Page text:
Based on the positive experience of the Blending Call, a new instrument called CEF Blending Facility was released in 2019. It is a mix of CEF grants / debt instruments paired with financing from the EIB or national promotional banks (so-called implementing partners). There are several rolling deadlines, unlike a CEF call, with the facility remaining open as long as funds are available, allowing project promoters to submit their applications once ready and sufficiently mature.

One key principle of the Blending Facility is that EU grants must be combined with other sources of financing such as equity or debt. Blending can significantly reduce the riskiness of projects for other investors and enables the mobilisation of private capital. Moreover, the involvement of financial institutions (‘Implementing Partners’), such as the European Investment Bank (EIB) or national promotional banks, is mandatory to ensure the financial maturity of projects before they are submitted to the Innovation and Networks Executive Agency (INEA).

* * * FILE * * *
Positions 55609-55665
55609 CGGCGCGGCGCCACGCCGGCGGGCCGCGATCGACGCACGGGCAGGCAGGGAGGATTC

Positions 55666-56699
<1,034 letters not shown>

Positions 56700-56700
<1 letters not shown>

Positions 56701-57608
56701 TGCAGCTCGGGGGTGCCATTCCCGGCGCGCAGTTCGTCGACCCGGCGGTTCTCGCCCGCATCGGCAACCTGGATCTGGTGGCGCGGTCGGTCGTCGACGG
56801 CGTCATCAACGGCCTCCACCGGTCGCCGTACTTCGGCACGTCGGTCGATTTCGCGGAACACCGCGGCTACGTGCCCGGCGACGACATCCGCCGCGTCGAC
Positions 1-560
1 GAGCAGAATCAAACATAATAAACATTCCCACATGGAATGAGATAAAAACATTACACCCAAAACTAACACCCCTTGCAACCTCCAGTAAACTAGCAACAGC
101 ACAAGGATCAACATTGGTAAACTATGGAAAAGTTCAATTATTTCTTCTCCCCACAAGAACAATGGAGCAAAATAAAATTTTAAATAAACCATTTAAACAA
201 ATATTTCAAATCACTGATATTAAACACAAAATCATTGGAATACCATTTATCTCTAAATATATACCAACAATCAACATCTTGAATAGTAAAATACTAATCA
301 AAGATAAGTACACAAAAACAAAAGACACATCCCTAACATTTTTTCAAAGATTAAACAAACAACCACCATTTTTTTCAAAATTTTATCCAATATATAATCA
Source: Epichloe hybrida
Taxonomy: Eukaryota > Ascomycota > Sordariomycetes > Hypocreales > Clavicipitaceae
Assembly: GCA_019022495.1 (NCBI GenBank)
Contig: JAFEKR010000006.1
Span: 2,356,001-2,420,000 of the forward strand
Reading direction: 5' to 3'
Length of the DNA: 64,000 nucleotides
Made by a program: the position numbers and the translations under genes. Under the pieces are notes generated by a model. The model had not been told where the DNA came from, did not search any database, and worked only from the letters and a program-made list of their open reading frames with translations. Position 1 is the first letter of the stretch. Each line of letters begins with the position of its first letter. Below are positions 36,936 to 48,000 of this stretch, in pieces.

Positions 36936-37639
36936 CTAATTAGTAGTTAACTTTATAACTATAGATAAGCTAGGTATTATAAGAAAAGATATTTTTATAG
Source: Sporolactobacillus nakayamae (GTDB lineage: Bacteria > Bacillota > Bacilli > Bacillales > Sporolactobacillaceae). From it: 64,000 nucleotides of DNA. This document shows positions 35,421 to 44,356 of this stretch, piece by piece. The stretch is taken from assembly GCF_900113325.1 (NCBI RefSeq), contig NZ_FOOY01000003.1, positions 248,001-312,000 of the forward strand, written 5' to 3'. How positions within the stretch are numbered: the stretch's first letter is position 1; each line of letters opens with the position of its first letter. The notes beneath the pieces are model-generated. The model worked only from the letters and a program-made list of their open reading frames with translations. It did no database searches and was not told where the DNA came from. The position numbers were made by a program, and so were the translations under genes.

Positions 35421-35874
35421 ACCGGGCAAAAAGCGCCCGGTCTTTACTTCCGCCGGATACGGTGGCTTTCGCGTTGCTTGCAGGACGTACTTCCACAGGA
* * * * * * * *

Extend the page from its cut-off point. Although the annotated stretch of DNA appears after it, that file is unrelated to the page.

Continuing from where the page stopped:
Finally, this type of EU support is based on a new concept of ‘unit contribution’ instead of ‘eligible cost’. Compared to the 'traditional' system of calculating the grant based on a detailed budget of actual eligible costs per each cost category, a unit contribution shortens the time needed to establish grant amounts. It also implies additional simplifications at beneficiary level both in terms of application and reporting requirements. Furthermore, it decreases the workload for the final closure of projects and consequently speeds up payment procedures. The use of simplified forms of grants for ERTMS deployment actions may reduce the risks of irregularities and fraud. Reporting and control on ERTMS deployment actions will focus on the implementation of the supported actions and the achieved outputs rather than on the eligibility of costs incurred, reducing the workload and scope for error of both applicants and INEA.